Some of them started the week thinking this really wasn’t something they needed to worry about, but as the week went on, I found them becoming — you could even see it through their questions — realizing this is something we’ve got to give a lot of thought to. We’ve got to know more about; we’ve got to have a greater understanding of it.
Also, that it’s perhaps going on but they don’t know about it?
That’s right. I’ve seen, just on a small level at home, bishops are so independent of each other. We have the impression they talk to each other all the time, but I think they all live in their own isolated worlds.
Msgr. [Stephen] Rossetti spoke about the fact that abuse was known in the Church in the year 307. What I’ve seen missing this week is all the old denials, all this blame on everything else but us — that it’s secular society; it’s homosexuality; it’s only a very small number — all those minimizations. There’s been none of that.
There’s been this admission that this has been a problem. We have dealt with it so badly, but now we really have to deal with this properly.
I think the driving force is really coming from Msgr. Scicluna. He definitely, in colloquial parlance, “gets it.” He knows what’s needed, and it’s good to see a man in that position saying what he has said. But I do believe that he couldn’t have said what he said without having the backing of the Pope and others in the Vatican.
He also worked with then-Cardinal Ratzinger when he was prefect of the Congregation for the Doctrine of the Faith.
Yes, so I feel he is coming from very solid ground.
It’ll be interesting to see what happens from here on. As I say, I’m a survivor; and I know there have been survival groups that have even been very negative about this symposium and even negative about me taking part, as it looks as if you’re colluding or betraying the cause.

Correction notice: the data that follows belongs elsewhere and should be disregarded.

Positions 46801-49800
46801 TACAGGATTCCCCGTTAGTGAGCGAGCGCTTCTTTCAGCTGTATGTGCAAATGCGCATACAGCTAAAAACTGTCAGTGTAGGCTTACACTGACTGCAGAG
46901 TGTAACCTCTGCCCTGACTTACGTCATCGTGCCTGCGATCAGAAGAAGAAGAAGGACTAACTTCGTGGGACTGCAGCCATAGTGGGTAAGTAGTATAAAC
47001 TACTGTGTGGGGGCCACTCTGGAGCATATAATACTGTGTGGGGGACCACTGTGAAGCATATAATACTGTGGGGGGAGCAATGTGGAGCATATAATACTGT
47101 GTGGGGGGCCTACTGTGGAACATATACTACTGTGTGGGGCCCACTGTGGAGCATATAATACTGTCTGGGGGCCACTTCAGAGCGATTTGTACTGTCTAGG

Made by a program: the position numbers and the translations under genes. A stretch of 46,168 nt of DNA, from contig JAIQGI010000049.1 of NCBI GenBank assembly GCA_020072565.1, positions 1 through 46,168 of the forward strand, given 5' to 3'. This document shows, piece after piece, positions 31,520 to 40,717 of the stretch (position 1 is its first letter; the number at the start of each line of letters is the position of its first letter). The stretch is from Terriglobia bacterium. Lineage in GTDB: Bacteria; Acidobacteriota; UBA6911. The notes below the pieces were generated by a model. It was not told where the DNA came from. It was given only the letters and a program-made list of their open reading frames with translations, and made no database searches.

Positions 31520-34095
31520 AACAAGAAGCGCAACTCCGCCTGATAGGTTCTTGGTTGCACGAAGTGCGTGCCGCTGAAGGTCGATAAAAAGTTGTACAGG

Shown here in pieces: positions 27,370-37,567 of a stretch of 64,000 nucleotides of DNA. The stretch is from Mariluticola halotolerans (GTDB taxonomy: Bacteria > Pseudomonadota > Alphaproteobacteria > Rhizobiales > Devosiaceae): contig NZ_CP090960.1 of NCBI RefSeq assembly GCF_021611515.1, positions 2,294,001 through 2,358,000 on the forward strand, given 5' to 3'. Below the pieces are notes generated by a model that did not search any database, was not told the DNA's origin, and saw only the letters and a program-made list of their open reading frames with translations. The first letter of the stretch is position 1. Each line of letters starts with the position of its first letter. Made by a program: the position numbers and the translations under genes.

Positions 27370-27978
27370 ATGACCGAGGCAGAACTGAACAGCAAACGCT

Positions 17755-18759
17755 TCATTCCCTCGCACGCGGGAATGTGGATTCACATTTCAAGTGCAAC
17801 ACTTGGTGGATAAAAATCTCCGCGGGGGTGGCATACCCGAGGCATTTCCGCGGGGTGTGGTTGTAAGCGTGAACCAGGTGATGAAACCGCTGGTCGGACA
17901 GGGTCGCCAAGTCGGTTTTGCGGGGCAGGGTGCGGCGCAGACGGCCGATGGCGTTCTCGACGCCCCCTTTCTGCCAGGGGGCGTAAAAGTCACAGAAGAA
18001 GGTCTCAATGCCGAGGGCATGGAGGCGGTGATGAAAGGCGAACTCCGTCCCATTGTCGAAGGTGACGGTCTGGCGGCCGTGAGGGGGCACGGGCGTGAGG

But my feeling was: If you can give more understanding about how abuse harms a child, and if that can help any one of those men in there to handle cases in the future, then it’s worth doing. I do think we take it for granted they know all about it. They don’t.
Would you say, therefore, that that has been the great strength of this conference: that it has dealt with how to help the survivors and issues of prevention?
That’s right: the absolute protection of the child, which has been the paramount message all the way through, over and above the welfare of any accused priest. (It) has, for me, been a new experience.
Though, of course, there are injustices on that side regarding false accusations against priests.
There are injustices on that side too, but the focus is on the safety of the child and also the proper implementation of guidelines and proper cooperation with civil authorities — not just reporting, but actually following up and giving the civil authorities whatever information they want.